Brunswick High School head soccer coach Daniel Szokoly said when he bought into Guillermo Ramirez and Tevin Dixon’s dreams of playing collegiate soccer was at a signing ceremony for several Pirate players last season.

“I heard Tevin whisper to Guillermo, ‘That’s gonna be us next year, man,’” Szokoly said. “After that I was like, ‘I’ll do whatever, we’ll make it happen.’”

Dixon said that signing day was when he realized playing collegiate soccer was attainable for him and his teammate.

“We thought you had to be (Division I) bound, professional (to play collegiate soccer),” Dixon said.

“You’ve got to start somewhere,” Ramirez said.

They realized it was possible because they shared a common background with the new signees, they grew up playing for the Coastal Outreach Soccer Program.

COS has operated since 2004, starting out as a recreation level soccer programs for first-generation players and coaches, but has since increased its competitive threshold and expanded its resources.

Executive director Shawn Williams said the program is low-cost, and geared toward eliminating financial and transpirational barriers for young players who want to grow as soccer players in an environment similar to the traditional club soccer programs. In addition to coaching his alma mater’s varsity team, Szokoly also worked as a coach for COS.

Some players start almost as soon as they enter school. That was the case for Dixon, who was 7 years old when he first got involved with COS. He said soccer helped him channel energy into a productive “hobby,” and when he started cycling through different extracurricular clubs at school, soccer always stuck.

In sixth and seventh grade, Dixon started to recruit Ramirez, who had played recreational soccer for several years. At the age of 13, Ramirez went out for the COS team in his age bracket to get more focused coaching, and he was impressed with the level of player development the program had.

“I didn’t know how to (properly) kick a ball,” Ramirez said. “They taught me pretty much everything.”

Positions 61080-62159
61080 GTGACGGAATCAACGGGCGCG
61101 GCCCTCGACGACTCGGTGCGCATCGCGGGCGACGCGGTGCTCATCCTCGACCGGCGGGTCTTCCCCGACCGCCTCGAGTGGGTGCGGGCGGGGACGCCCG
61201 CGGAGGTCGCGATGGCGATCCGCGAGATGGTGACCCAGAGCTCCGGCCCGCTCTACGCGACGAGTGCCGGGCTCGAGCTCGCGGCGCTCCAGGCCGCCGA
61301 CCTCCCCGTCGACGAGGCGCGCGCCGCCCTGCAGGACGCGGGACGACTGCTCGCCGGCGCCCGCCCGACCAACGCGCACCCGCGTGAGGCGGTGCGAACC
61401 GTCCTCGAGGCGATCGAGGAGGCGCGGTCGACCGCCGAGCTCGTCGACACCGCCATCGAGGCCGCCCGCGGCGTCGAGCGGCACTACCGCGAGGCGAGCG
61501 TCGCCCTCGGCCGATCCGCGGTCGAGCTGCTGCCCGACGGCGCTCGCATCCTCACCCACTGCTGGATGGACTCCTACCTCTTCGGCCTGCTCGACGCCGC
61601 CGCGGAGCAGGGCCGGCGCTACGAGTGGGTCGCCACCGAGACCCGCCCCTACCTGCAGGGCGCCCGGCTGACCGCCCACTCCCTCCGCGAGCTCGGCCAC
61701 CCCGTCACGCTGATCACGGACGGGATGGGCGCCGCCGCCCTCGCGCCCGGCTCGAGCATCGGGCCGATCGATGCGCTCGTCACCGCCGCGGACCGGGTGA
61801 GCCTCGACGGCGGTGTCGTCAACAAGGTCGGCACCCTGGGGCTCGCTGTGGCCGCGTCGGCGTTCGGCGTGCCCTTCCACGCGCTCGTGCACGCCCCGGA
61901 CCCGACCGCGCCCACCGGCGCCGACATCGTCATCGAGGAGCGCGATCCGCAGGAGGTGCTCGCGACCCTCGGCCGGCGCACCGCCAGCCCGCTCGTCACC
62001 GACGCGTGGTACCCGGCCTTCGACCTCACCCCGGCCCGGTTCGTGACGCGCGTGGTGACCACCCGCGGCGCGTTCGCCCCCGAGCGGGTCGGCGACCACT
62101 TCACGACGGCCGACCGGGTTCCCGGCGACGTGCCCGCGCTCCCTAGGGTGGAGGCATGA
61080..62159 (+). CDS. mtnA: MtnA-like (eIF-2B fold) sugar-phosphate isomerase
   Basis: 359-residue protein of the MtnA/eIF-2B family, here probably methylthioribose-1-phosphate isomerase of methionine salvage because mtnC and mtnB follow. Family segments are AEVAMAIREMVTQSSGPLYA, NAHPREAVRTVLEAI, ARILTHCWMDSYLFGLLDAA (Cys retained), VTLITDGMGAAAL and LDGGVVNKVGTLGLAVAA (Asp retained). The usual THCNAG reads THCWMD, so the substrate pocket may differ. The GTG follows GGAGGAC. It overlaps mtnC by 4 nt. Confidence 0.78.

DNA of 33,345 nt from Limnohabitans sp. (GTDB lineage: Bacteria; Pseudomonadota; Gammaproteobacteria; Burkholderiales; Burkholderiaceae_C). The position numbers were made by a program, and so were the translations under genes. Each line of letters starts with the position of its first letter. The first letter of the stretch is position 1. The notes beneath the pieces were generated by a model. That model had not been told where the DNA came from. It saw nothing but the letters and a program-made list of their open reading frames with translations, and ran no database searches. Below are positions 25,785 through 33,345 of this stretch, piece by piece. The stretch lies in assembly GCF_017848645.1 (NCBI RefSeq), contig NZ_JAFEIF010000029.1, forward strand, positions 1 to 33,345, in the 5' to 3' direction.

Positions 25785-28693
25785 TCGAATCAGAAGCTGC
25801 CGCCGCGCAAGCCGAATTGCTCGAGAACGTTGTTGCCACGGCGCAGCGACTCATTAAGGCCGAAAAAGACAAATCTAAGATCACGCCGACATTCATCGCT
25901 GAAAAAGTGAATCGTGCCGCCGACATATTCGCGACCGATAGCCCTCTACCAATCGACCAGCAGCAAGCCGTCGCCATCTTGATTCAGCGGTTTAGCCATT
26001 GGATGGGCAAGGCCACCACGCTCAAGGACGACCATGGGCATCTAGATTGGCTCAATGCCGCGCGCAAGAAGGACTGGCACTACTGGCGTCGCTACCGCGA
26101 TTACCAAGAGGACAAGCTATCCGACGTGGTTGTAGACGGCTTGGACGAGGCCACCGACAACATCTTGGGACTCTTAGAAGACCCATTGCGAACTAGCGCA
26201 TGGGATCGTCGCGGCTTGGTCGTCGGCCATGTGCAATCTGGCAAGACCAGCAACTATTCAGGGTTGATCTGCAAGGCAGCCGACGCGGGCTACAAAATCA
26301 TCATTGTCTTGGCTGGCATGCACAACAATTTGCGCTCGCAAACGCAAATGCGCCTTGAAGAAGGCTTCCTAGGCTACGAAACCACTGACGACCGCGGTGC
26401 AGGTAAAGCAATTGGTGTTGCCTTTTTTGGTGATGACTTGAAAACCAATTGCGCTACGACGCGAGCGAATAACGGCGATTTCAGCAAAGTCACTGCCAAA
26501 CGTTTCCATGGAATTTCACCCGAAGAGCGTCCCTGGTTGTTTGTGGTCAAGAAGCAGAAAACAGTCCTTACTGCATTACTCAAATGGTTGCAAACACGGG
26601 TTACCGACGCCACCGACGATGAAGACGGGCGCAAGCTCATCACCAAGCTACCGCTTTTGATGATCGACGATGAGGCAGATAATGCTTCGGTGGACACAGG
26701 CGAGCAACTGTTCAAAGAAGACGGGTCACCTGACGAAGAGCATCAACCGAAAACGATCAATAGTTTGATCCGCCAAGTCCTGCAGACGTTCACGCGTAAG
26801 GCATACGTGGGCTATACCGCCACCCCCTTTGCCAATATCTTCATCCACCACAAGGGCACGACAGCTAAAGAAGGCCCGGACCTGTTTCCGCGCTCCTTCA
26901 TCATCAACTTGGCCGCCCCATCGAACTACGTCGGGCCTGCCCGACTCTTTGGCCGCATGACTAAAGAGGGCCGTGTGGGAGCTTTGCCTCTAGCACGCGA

The same can be said for Glynn Academy’s Truman Antah. The junior Red Terror is surrounded by teammates that play on various club teams, but he felt confident COS laid the groundwork to further develop as a player when he tried out for Glynn Academy.

“Without playing club soccer I don’t think I would have made the GA team,” Antah said. “We all have a different style of play and (Williams) helps us find out who we are as a player.”

Antah described the average COS roster as fairly diverse, mostly from lower- middle class backgrounds. Ramiriez said he and his family immigrated from Mexico when he was three years old, and he adopted English as his second language when he was fluent by the time he was in third grade. Dixon’s family also comes from an immigrant background, raised by his single mother from Guyana, who he said is his motivation to stay ambitious, whether its a soccer coach or a teacher giving him a lecture.

Both Ramirez and Dixon say organized soccer helped them open up socially — both describe themselves as introverts. Not only that, Williams said the teams grew up together and built a palpable sense of camaraderie.

“They’ve become bros,” Williams said. “They look out for each other on the field.”

The COS program started as a mode to help high school graduation rates, but since those early years, graduation rates of players currently or previously involved in the program have been at 100 percent, Williams said. Now he is deeply involved in helping former players try to fulfill their ambitions of earning scholarships and playing soccer at a higher level.

“(Williams has) been totally involved in helping us find college to play soccer at,” Dixon said. “Honestly, without coach Shawn, I probably wouldn’t have the opportunities I have today.”

Williams is familiar with his former players’ course loads. He helped them academically by guiding students to enroll in SAT prep courses and COMPASS tests for dual enrollment, allowing high school students to gain college credit by taking college classes off campus.

For the two Brunswick seniors, a crucial semester is still ahead of them as they narrow down scholarship opportunities. Ramirez said he has offers from University of South Carolina-Salkehatchie and Life University in Marietta, and Dixon is weighing an opportunity at Emory, and both Pirates intend to go to more camps to broaden their exposure.

Of course, there is still the varsity season left to play.

“We’re no joke,” Dixon added, post-interview. “BHS is coming for every team this year.”